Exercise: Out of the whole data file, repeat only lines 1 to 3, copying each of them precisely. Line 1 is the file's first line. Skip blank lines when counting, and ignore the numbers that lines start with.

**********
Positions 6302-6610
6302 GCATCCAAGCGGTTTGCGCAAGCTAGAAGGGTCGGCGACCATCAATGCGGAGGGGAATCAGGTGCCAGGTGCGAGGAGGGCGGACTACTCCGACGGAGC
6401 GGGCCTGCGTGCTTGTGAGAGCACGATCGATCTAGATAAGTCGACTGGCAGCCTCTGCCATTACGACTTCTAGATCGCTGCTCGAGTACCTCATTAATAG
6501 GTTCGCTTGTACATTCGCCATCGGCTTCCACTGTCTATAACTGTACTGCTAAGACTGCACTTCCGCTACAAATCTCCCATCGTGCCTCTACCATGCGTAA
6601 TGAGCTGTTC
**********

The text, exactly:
Positions 6302-6610
6302 GCATCCAAGCGGTTTGCGCAAGCTAGAAGGGTCGGCGACCATCAATGCGGAGGGGAATCAGGTGCCAGGTGCGAGGAGGGCGGACTACTCCGACGGAGC
6401 GGGCCTGCGTGCTTGTGAGAGCACGATCGATCTAGATAAGTCGACTGGCAGCCTCTGCCATTACGACTTCTAGATCGCTGCTCGAGTACCTCATTAATAG